Little Theatre” (1934), “Medium-paranoiac Image” (1935), “Perspectives” (1936), or “Hollywood” (1967) — it is possible also to observe among the characters a few cyclists crossing the
scene. In 1959, Dali painted one of the twentythree official postcards for the Tour de France.
April 27, 2012
Jean Metzinger, a sensitive and intelligent theoretician of Cubism, sought to communicate the principles of this movement through his paintings as well as his writings. Devices of Cubism and Futurism appear in At the Cycle-Race Track, though they are superimposed on an image that is essentially naturalistic. Cubist elements include printed-paper collage, the incorporation of a granular surface, and the use of transparent planes to define space. The choice of a subject in motion, the suggestion of velocity, and the fusing of forms find parallels in Futurist painting. Though these devices are handled with some awkwardness and the influence of Impressionism persists, particularly in the use of dots of color to represent the crowd in the background, this work represents Metzinger’s attempt to come to terms with a new pictorial language.
The question of whether the theoretical aspects of Cubism enunciated by Metzinger bore any relation to the development in science at the beginning of the twentieth century has been vigorously disputed by art critics, historians and scientists alike. Yet in Du “Cubisme” Jean Metzinger and Albert Gleizes articulate: “If we wished to relate the space of the [Cubist] painters to geometry, we should have to refer it to the non-Euclidian mathematicians; we should have to study, at some length, certain of Riemann’s theorems.”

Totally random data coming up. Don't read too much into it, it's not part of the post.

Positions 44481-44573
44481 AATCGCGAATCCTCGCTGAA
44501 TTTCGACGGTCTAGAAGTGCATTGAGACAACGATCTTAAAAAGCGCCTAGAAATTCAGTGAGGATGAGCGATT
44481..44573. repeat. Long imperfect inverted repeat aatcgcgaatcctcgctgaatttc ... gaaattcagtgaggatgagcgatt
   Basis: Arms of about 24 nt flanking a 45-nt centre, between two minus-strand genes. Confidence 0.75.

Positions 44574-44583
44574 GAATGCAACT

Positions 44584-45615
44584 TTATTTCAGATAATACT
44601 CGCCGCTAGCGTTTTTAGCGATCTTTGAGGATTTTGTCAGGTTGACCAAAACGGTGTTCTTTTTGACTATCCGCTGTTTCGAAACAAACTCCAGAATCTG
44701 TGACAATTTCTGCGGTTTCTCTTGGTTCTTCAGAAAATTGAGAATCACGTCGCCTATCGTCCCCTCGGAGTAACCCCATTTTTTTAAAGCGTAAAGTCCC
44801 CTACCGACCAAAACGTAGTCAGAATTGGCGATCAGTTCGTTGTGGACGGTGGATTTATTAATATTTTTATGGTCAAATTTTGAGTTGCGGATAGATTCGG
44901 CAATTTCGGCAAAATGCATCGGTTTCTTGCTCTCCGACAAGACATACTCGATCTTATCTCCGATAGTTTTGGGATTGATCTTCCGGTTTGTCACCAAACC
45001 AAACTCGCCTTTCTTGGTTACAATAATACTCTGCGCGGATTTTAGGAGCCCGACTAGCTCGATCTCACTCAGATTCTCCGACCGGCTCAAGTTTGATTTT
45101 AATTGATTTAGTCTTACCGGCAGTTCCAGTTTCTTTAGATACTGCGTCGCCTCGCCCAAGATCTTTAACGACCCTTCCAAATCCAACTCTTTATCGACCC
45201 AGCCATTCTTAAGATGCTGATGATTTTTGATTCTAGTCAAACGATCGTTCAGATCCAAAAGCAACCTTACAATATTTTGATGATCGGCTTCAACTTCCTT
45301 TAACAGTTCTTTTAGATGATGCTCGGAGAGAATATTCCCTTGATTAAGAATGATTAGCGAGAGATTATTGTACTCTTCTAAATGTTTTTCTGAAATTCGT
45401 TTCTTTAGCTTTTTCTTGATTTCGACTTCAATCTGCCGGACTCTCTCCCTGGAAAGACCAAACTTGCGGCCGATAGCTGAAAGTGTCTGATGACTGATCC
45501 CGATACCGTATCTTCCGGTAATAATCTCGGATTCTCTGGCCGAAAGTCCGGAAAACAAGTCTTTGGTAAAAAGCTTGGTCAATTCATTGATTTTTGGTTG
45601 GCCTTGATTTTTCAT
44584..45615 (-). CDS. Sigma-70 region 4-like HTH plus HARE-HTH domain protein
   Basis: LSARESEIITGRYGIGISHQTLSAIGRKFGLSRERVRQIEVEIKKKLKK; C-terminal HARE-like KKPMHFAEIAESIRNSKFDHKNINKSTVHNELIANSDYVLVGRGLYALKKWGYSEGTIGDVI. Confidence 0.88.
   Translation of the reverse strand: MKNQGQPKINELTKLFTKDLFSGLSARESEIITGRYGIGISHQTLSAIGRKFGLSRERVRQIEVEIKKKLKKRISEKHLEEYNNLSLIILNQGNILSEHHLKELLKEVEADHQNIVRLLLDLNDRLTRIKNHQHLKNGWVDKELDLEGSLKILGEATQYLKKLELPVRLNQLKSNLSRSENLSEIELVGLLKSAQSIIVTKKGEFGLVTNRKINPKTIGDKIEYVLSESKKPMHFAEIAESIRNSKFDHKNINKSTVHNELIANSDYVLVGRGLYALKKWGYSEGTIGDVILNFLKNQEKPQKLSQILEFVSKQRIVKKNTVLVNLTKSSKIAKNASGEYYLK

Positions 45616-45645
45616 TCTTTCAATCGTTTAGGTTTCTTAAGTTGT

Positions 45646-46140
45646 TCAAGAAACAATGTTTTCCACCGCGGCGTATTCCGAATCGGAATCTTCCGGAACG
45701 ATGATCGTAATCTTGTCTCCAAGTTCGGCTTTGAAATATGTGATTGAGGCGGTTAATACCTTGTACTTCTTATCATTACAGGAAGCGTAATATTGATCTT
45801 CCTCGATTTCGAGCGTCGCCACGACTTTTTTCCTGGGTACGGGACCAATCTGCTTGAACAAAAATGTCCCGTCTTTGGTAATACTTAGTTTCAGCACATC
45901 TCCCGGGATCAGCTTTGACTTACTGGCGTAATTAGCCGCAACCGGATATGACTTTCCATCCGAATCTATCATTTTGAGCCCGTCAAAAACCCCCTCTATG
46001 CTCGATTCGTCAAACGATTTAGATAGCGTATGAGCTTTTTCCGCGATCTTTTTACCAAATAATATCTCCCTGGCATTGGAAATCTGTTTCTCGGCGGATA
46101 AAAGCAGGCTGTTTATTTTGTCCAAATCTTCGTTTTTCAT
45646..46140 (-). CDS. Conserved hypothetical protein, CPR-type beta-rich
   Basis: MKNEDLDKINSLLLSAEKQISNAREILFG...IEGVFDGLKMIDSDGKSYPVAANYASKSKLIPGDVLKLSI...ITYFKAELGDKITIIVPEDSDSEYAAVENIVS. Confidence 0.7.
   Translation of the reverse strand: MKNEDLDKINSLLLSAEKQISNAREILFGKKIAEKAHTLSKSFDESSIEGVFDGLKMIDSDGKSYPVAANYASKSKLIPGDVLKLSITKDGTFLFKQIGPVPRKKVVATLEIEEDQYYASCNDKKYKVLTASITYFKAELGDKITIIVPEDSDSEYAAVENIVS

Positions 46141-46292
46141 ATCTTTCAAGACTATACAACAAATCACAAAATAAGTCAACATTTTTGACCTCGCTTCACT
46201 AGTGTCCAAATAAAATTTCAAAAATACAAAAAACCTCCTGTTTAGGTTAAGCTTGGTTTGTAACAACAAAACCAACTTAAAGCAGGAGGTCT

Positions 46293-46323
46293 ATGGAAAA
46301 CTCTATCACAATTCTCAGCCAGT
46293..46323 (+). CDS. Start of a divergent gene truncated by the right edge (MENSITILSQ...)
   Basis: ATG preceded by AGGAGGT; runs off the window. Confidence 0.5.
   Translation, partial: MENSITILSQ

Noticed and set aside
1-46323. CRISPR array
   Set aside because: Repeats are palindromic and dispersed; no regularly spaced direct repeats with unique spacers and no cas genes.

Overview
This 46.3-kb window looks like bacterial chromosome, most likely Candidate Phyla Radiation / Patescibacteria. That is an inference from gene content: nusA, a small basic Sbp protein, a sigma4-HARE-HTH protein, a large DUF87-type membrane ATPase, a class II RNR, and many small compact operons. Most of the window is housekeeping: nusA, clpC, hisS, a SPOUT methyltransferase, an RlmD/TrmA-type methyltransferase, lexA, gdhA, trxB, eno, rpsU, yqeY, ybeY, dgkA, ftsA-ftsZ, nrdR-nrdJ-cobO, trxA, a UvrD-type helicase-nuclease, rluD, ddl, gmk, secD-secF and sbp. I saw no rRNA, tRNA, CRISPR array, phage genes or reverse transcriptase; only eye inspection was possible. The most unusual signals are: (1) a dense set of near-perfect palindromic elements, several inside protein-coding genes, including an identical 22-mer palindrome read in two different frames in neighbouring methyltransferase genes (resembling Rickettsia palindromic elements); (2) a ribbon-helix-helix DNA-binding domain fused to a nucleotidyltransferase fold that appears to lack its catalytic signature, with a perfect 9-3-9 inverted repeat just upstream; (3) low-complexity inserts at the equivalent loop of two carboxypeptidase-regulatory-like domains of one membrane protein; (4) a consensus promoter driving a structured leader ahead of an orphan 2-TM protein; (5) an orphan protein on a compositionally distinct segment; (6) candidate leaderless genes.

There was, after all, little to prevent the Cubists from developing their own pictorial variants on the topological space in parallel to (or independently of) relativistic considerations. Though the concept of observing a subject from different points in space and time simultaneously (multiple or mobile perspective) developed by Metzinger and Gleizes was not derived directly from Albert Einstein’s theory of relativity, it was certainly influenced in a similar way, through the work of Jules Henri Poincaré (particularly Science and Hypothesis), the French mathematician, theoretical physicist and philosopher of science, who made many fundamental contributions to algebraic topology, celestial mechanics, quantum theory and made an important step in the formulation of the theory of special relativity.
April 27, 2012
Consider a man riding a bicycle. Whoever he is, we can say three things about him. We know he got on the bicycle and started to move. We know that at some point he will stop and get off. Most important of all, we know that if at any point between the beginning and the end of his journey he stops moving and does not get off the bicycle he will fall off it. That is a metaphor for the journey through life of any living thing, and I think of any society of living things. ~William Golding
(A metaphor is an equation where a simile is an approximation.)